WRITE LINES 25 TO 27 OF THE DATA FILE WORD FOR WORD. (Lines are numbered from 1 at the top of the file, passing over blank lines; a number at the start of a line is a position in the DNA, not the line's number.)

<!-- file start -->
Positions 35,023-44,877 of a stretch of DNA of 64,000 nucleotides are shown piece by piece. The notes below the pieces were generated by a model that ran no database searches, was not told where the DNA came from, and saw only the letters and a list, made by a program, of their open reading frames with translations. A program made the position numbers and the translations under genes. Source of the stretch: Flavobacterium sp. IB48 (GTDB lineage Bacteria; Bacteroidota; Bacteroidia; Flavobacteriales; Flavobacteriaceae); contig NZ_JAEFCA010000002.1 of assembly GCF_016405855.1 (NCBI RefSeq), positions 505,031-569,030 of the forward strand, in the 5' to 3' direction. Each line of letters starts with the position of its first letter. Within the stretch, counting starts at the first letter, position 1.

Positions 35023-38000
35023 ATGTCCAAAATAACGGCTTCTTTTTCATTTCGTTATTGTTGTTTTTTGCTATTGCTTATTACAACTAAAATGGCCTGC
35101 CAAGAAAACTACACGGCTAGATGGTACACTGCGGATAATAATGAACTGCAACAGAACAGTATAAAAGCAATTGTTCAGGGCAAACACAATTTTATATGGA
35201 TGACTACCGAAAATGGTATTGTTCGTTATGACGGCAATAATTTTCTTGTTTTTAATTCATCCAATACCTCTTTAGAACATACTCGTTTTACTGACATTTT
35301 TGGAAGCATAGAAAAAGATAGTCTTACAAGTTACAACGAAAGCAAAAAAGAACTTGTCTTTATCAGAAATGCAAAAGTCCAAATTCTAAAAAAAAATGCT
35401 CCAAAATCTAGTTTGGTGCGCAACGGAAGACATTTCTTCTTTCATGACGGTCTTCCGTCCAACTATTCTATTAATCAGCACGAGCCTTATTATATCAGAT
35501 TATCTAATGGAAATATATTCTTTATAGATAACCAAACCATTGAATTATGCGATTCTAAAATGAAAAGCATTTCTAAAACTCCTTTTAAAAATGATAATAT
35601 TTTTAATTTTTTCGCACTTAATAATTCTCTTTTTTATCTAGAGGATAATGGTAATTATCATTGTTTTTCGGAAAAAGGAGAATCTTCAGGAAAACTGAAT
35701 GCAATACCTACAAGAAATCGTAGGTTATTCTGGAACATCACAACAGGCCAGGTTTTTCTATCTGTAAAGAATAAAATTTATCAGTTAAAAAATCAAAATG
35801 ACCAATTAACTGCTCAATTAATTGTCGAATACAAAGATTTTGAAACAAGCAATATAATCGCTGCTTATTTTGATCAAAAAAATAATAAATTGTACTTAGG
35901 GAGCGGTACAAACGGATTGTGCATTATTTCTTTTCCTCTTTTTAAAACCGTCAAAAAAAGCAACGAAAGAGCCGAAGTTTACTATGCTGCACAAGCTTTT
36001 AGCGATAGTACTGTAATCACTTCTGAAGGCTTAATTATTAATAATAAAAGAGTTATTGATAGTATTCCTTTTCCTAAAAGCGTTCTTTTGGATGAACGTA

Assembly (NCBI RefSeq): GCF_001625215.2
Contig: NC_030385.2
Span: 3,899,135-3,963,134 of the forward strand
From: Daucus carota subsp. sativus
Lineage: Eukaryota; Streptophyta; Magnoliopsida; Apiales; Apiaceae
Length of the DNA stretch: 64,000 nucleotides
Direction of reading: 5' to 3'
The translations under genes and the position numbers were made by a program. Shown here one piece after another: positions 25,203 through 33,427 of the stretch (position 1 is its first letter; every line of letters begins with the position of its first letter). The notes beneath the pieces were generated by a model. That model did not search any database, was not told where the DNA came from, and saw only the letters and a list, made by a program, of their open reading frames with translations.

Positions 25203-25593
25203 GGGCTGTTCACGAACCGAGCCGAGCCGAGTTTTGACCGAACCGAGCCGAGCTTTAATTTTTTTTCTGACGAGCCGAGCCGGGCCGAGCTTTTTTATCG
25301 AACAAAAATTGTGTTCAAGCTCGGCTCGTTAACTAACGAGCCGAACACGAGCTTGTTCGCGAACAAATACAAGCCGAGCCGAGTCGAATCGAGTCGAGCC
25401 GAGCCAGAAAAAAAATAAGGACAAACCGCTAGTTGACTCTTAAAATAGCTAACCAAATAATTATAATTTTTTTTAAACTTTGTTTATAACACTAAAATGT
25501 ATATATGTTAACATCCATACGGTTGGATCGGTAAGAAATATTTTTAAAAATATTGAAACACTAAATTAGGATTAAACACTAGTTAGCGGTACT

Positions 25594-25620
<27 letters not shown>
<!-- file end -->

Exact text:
25401 GAGCCAGAAAAAAAATAAGGACAAACCGCTAGTTGACTCTTAAAATAGCTAACCAAATAATTATAATTTTTTTTAAACTTTGTTTATAACACTAAAATGT
25501 ATATATGTTAACATCCATACGGTTGGATCGGTAAGAAATATTTTTAAAAATATTGAAACACTAAATTAGGATTAAACACTAGTTAGCGGTACT

Positions 25594-25620